Suicide Risk Assessment According to GPM Phenomenology of Core Borderline and Narcissistic Vulnerabilities

Table 1.

Suicide Risk Assessment According to GPM Phenomenology of Core Borderline and Narcissistic Vulnerabilities

GPM'S Anti-Suicide Strategies for BPD

Suicide prevention strategies in GPM are matched to shifting states of interpersonal connectedness.20 Helpful responses when patients enter a threatened state include demonstrating empathic concern, identifying precipitating interpersonal events, challenging distorted perspectives, and coaching effective strategies to preserve valued support. At this stage, distinguishing nonsuicidal and nonserious self-harm from behavior that is suicidal in intent or medically dangerous can help prevent overly reactive and unnecessary hospitalization.

As people become more distanced from support, they feel more disconnected and more definitively alone. In this state, they become more seriously suicidal or dangerously self-harming, and less accessible through psychological interventions. Effective interventions are more concrete and include case management strategies, pharmacotherapy (eg, low-dose antipsychotics targeting dissociation, anger, paranoia, impulsivity), and rapid infusions of support, which might include escalating the level of care to intensive outpatient or partial hospitalization.31 In the despairing state, the “container” of inpatient hospitalization may be needed to facilitate the “cooling off” of intense affect surrounding suicidal crisis, identifying and addressing precipitants, and reevaluating the treatment frame with the inpatient team and outside consultants.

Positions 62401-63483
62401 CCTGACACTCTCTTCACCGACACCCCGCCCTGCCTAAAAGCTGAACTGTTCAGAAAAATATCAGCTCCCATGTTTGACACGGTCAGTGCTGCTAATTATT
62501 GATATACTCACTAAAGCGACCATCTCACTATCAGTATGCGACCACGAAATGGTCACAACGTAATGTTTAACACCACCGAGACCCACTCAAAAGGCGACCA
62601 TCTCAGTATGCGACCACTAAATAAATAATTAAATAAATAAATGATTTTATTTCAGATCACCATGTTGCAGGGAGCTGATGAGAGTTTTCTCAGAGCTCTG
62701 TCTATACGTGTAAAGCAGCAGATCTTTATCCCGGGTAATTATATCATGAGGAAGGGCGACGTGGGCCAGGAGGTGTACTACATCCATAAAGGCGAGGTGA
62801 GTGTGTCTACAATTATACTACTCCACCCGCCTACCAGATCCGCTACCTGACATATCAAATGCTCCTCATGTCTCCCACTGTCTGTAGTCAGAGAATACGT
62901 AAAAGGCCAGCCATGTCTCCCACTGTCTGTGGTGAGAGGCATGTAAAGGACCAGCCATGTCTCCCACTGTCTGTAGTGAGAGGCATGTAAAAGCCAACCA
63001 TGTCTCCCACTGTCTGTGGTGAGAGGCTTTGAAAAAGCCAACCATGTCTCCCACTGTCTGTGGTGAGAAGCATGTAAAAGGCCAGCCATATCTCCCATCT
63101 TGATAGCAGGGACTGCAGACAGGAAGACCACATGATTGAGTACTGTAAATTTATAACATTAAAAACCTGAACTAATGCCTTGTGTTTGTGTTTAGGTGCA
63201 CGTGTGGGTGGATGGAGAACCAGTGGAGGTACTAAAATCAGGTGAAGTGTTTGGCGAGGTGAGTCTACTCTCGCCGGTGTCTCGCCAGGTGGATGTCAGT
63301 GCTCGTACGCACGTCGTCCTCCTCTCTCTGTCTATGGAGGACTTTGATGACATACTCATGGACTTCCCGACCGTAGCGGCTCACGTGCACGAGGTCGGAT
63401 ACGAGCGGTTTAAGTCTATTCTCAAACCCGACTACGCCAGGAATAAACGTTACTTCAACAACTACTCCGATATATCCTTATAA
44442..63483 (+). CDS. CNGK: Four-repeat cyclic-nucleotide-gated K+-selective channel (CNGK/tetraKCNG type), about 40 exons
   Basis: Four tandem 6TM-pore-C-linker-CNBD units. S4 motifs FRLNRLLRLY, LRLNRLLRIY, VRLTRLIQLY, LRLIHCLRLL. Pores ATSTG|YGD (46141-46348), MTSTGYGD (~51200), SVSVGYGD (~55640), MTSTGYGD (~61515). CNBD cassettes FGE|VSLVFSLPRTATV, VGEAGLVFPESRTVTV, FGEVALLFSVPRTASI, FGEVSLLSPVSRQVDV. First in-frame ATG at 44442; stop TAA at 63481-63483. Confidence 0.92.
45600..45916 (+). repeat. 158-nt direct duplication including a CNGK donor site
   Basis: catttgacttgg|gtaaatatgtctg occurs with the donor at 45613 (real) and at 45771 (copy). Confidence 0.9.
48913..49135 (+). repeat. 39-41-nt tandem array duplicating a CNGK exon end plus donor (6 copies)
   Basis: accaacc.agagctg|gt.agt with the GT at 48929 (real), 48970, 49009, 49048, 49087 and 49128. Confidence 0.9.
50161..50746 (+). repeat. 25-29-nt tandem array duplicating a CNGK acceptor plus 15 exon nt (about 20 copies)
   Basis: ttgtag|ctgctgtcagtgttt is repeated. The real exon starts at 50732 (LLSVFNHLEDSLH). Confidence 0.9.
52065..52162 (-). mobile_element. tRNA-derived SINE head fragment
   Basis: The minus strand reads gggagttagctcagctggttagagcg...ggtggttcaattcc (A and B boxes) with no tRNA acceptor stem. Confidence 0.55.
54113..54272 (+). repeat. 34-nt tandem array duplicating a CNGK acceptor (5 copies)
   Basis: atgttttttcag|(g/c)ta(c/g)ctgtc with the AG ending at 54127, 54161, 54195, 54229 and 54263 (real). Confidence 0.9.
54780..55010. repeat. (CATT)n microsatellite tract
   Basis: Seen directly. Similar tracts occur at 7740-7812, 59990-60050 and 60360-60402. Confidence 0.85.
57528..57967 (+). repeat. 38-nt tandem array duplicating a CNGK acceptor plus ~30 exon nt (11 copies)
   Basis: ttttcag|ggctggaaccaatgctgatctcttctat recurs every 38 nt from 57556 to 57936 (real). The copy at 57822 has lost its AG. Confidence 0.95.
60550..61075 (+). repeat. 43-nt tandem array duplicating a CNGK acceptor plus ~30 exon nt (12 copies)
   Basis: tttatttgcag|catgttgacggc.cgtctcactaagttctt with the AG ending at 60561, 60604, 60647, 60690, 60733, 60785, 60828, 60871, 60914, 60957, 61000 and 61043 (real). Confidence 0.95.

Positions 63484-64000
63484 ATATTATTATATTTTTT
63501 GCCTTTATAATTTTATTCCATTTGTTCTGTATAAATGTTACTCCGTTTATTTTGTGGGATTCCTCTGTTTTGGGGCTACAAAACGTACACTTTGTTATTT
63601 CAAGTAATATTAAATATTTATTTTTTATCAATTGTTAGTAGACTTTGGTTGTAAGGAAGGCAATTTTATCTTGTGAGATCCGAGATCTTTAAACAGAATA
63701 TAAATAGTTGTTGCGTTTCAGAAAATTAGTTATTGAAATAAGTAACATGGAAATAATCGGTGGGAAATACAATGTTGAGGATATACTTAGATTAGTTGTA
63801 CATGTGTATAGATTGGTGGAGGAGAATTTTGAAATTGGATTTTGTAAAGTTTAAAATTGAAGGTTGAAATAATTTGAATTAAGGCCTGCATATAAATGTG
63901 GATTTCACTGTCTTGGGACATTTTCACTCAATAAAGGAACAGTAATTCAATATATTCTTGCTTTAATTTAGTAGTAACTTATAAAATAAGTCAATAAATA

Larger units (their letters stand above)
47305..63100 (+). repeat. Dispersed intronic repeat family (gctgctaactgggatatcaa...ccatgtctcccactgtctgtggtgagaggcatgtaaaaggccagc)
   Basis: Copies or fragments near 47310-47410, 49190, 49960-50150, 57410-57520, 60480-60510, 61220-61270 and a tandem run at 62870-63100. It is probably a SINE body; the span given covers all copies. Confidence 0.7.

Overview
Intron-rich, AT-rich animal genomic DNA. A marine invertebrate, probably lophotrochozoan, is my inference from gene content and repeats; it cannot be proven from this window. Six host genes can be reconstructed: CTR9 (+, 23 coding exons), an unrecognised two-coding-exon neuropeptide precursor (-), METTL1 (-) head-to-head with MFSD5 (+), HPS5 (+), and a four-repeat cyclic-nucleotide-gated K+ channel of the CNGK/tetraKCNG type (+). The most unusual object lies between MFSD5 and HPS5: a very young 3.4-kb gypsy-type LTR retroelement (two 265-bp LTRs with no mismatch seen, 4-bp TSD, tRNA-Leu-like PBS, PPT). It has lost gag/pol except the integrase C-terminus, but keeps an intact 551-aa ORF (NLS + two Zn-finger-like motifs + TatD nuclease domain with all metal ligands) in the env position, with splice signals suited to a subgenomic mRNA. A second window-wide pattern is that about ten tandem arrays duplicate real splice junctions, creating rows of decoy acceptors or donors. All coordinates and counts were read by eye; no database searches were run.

Once a sense of feeling connected is (temporarily) restored, clinicians should resume work on GPM's longer-term treatment goals. These are organized around building a more independent, functional, and meaningful life outside of treatment settings, thereby diminishing sources of dysphoria and suicide risk over time. Pertinent goals include establishing a realistic and satisfying social or vocational role, building new friendships and community supports to reduce unsustainable dependency on select supports, and, for some, achieving a romantic partnership.

General Features of Suicidality in NPD